Cogent Education publishes CEITR research team article

Cogent Education publishes CEITR research team article

Cogent Education publishes CEITR research team article

A team of five researchers from the Center for Educational and Instructional Technology (CEITR) will publish in Cogent Education in February, 2018. The authors are Patrick Turner, Elizabeth Johnston, Mansureh Kebritchi, Sally Evans, and David Heflich. The open access article will be published online in February and will be available at the DOI below at that time. The article has significance for both professional practice and scholarship.

Team lead, Patrick Turner is the Director of Student Support Center-Helena College at the University of Montana whose research focus is student retention and persistence. Elizabeth Johnston currently serves as Senior Research Fellow for the Center for Educational and Instructional Technology Research (CEITR) and leads the Teaching and Learning with the Arts Special Interest Group (TLAR) with Rita Hartman. Mansureh Kebritchi is the CEITR Chair in the School of Advanced Studies. David Heflich mentors doctoral students for UOP and for Nova Southeastern University. Sally Evans is a researcher in education who serves as a Doctoral Chair and on candidate committees.  All members have an active research agenda in the field of education and scholarship and have presented at both national and international conferences.          


Technological advances have provided educational institutions the capability to explore various online teaching strategies such as digital games in the classroom. Though games can be used to engage various learning styles and behaviors, the platform is mainly practiced at the secondary educational grade level with traditional-aged students. Little research literature exists that explores the influence of digital game-based learning on the academic achievement of nontraditional undergraduate students. An extensive literature review of 77 articles was conducted using the procedure developed in Cooper’s Taxonomy (1998) for analyzing and synthesizing literature. Cooper’s system involved (a) formulating the problem, (b) collecting data, (c) evaluating data appropriateness, (d) analyzing and interpreting relevant data, and (e) organizing and presenting the results. This scoping literature review explores how digital games can be used in the educational environment to support the learning of nontraditional students.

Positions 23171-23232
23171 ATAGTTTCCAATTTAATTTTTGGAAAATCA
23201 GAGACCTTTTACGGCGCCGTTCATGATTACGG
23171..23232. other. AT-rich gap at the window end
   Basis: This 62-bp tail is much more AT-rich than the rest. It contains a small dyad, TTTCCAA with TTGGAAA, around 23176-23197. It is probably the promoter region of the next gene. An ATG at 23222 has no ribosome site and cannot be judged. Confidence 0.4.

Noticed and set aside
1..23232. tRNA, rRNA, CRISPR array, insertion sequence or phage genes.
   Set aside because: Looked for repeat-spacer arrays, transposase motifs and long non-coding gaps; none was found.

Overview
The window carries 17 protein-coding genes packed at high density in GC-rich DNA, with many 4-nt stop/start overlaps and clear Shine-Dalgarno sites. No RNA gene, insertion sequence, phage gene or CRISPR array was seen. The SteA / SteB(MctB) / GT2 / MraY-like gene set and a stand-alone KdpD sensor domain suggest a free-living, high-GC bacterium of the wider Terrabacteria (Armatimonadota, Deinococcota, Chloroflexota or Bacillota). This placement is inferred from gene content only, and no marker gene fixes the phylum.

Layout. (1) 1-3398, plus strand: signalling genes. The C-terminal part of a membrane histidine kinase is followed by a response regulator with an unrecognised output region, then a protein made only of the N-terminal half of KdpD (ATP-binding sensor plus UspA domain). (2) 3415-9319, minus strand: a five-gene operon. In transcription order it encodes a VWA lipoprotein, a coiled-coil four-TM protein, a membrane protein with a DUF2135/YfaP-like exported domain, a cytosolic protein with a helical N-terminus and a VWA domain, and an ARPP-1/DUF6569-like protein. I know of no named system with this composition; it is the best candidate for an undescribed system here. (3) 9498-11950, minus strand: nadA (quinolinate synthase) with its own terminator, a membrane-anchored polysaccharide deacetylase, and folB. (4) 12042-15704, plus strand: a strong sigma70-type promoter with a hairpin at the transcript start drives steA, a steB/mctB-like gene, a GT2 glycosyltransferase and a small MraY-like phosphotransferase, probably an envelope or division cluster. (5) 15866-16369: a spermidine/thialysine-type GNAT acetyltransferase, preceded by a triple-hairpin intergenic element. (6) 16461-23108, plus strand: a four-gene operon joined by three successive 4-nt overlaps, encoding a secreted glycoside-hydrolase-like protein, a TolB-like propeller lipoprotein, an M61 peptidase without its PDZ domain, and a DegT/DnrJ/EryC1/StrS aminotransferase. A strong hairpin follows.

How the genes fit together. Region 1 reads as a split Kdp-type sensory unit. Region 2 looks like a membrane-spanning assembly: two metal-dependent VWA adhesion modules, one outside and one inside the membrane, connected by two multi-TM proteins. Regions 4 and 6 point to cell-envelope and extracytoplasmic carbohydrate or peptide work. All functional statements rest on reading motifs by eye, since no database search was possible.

Practice based significance

Many U.S. college and university leaders need to construct ways to engage and retain non-traditional students who make up 75% of student enrollment.  During the Obama administration, the U.S was tied for 12th position with 39% of adults having a minimum of an associate degree. Digital game based learning, when aligned with the learning objectives of a course or curriculum has been shown to provide a hands-on, interactive, and real-life application learning experience. Learners are engaged through the cognitive, psychomotor and affective domains which increase the opportunity for retention, persistence, and graduation.  If the United States is to once again lead worldwide in college degree attainment, the percent rate of successful college graduates needs to raise to 56% by the year 2020. Finding ways to engage the largest but most vulnerable population of learners on campus is vital to the U.S global position and workforce development.

Keywords. nontraditional students; computer games; achievement; motivation; retention; higher education; part-time students; postsecondary education; gamification; digital game-based learning; adult-learners


Turner, P., Johnston, E., Kebrtichi, M., Evans, S., & Heflich, D. (2018) Influence of online computer games on the academic achievement of nontraditional undergraduate students. Cogent Education. Taylor and Francis Publishing.

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